While the actors in the chaupai, with dagger in hand, recalled the pictures of the Corybantes or Phrygian priests of Cybele, the very persons to whom the poet refers. In Greece the Indian Holi found its equivalent in the Dionysia, when the phallus, the symbol of the fertility of nature, was borne in procession, as it now is here, and when it was thought a disgrace to remain sober. In like manner the Gosáins and other actors in the Indian show are quite as much inspired in their frenzied action by their copious preliminary libations as by the excitement of the scene and the barbarous music of the drums, cymbals and timbrels that accompany them. Mathurá, April 6th, 1877.
1. Recent Archæological Discoveries.
Since my transfer from the district, the mound adjoining the Magistrate's Court-house, which has often been explored before with valuable results, has been completely levelled as a Famine relief work. A large number of miscellaneous sculptures have been discovered, of which I have received no definite description. But the more prominent object is a lifesize statue of Buddha, which is said to be very finely executed and also in
excellent preservation, though unfortunately it has been broken into two pieces by a fracture just above the ankles. On the base is an inscription in Pali characters, of which a transcript has been sent me by a clever native draughtsman. I decypher it as follows:
"Deyadharmayam Sákya-bhikshu Yasa-dittasya. Yad atra punyam, tad bhavatu mátá-pitroh sukhá rya páddhya yatam cha sarvva-satv-ánuttarajnána-váptaye.”
I have probably misread some of the letters printed in italics, for as they stand they yield no sense. (Vide Pl. XIX.) The remainder I translate as follows:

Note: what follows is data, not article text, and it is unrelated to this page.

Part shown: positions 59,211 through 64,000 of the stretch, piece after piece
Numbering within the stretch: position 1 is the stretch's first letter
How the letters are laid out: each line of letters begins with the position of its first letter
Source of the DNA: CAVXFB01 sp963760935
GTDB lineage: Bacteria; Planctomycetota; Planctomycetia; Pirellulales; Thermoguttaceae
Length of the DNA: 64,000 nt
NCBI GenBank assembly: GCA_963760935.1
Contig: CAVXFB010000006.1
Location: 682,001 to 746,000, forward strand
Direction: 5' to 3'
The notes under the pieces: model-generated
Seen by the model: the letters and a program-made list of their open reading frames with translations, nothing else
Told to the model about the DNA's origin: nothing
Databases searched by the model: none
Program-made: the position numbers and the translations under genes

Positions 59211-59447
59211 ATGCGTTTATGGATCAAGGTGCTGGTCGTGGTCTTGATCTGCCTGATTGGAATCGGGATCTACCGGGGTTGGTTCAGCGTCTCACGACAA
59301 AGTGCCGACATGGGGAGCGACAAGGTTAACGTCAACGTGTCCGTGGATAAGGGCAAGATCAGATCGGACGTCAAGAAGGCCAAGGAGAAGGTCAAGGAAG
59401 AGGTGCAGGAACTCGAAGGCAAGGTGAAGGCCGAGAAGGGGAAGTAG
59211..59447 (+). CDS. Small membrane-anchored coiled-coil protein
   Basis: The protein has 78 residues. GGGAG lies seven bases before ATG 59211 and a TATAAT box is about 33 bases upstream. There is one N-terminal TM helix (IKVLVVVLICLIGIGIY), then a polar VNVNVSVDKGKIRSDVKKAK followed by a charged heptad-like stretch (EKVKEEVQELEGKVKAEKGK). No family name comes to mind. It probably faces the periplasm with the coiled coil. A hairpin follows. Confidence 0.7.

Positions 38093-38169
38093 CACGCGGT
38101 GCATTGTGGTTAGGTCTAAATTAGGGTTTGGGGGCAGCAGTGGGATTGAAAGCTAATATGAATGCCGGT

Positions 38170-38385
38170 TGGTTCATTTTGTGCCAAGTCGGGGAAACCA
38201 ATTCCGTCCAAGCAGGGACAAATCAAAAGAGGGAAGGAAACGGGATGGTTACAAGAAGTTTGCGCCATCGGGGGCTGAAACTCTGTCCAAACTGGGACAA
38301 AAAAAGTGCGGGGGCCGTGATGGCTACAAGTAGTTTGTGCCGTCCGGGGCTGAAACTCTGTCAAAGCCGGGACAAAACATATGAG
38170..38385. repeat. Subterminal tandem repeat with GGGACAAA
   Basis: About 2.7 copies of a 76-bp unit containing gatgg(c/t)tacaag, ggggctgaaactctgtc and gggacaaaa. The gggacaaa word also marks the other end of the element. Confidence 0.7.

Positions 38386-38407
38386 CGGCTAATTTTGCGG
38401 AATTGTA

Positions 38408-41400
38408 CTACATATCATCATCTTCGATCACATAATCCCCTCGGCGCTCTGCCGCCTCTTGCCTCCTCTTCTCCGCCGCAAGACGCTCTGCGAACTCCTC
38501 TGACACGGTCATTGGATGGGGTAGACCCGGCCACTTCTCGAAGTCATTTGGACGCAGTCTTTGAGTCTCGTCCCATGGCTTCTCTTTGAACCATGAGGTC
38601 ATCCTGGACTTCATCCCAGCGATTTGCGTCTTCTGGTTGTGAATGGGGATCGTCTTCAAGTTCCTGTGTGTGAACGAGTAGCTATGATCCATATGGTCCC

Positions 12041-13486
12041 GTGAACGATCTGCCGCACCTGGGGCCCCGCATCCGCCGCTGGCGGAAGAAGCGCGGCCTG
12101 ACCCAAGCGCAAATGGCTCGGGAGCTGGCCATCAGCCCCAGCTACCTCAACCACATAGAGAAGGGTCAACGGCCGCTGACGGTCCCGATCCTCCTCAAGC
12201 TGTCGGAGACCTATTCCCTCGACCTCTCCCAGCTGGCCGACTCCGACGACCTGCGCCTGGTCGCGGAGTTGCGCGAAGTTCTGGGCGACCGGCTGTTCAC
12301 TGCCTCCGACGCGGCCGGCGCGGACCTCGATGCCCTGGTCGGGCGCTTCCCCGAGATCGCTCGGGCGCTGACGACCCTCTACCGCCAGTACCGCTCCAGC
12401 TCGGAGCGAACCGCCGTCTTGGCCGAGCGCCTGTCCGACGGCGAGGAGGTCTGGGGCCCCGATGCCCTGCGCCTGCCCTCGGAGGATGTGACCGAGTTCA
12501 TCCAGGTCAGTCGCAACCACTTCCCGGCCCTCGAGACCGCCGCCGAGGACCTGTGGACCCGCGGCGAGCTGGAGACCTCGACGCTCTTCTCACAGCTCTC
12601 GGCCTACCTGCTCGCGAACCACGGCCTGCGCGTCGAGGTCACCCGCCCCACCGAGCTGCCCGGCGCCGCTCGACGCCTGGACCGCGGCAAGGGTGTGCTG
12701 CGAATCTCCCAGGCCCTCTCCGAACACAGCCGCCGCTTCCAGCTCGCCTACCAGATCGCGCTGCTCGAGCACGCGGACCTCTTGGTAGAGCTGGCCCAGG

"This is the votive offering of the Buddhist monk Yasa-ditta. If there is any merit in it, may it work for the good of his father and mother and for the propagation of perfect knowledge throughout the world."
In Sanskrit the primary meaning of deya-dharma is the duty of giving; but in Páli it ordinarily stands for the gift' itself. The literal signification of the monk's name Yasa-ditta is Resplendent with glory '; ditta being the Páli, Prákrit, or Hindi form of the Sanskrit dipta, by a rule of Vararuchi's, under which the example given is sutta (the modern sotá) for supta. Vápti, 'the propagation' is from the root vap, to sow; from which also comes the Hindi word báp, a father,' like the Latin sator, from sero.
A second inscription of some length commences with the words Mahárájasya Devaputrasya Huvishkasya Samvatsare 51 Hemanta masa 1 div...... but I have not been able to read further, as the only transcript that I have received is a very imperfect one. A great number of fragmentary sculptures of different kinds have also, as I understand, been discovered, and some of them have been photographed for General Cunningham, who spent several days at Mathurá for the purpose of examining them. His account will doubtless appear in some future volume of his Archæological Survey.
Since Gen. Cunningham's visit a third inscribed slab has been found. A transcript has been made and sent me and a facsimile of it is herewith given. I have not yet succeeded in decyphering it. It begins with the word siddham; then apparently followed the date, but unfortunately there is here a flaw in the stone. After the flaw is the word etasya.* The second line begins with the word Bhagavat. In the third line is the name Ma
* The word following etasya begins with the letters pu the remainder being defaced, and was probably purvaye. This phrase etasya purvaye is of frequent occurrence in these inscriptions and is translated by Gen. Cunningham 'on this very date'. I do not think it can bear such a meaning. It might be literally rendered 'after this'; but it is really an expletive, like the Hindi áge, or occasionally the Sanskrit tad-anantaram, with which an Indian letter generally begins-after the stereotyped complimentary exordium—and which in the absence of full stops and capital letters serves to indicate a transition to a new subject.